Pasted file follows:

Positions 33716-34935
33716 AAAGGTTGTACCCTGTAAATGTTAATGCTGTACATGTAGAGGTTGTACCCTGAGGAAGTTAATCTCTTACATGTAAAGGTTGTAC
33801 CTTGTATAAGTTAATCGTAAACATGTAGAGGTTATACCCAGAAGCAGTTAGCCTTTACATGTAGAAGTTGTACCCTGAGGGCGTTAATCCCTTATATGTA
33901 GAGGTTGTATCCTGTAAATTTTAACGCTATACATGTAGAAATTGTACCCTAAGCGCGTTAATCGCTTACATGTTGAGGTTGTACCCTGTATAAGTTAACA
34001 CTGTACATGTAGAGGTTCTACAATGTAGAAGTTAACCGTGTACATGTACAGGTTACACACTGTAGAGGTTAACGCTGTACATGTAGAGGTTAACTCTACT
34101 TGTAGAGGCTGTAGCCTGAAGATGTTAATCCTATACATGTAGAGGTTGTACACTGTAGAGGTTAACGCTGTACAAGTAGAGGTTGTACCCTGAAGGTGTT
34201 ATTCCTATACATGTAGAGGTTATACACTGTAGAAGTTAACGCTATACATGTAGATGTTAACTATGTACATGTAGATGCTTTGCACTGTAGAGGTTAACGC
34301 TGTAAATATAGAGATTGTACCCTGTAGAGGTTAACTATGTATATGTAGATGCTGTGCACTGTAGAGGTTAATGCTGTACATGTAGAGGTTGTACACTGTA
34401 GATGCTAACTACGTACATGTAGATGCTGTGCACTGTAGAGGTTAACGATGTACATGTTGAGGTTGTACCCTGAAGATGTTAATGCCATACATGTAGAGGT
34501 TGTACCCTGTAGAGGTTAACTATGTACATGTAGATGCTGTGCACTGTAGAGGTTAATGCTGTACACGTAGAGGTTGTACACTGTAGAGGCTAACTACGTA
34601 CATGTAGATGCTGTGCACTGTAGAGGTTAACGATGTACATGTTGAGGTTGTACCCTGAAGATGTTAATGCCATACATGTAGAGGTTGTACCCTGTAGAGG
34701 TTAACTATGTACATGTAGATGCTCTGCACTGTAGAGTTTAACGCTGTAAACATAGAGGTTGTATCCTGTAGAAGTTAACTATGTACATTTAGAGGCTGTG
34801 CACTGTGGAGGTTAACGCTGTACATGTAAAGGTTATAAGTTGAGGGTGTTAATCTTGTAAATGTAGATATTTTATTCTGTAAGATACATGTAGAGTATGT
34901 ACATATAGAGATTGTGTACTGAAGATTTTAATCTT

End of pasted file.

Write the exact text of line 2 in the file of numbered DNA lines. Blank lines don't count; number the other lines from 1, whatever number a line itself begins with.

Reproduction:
33716 AAAGGTTGTACCCTGTAAATGTTAATGCTGTACATGTAGAGGTTGTACCCTGAGGAAGTTAATCTCTTACATGTAAAGGTTGTAC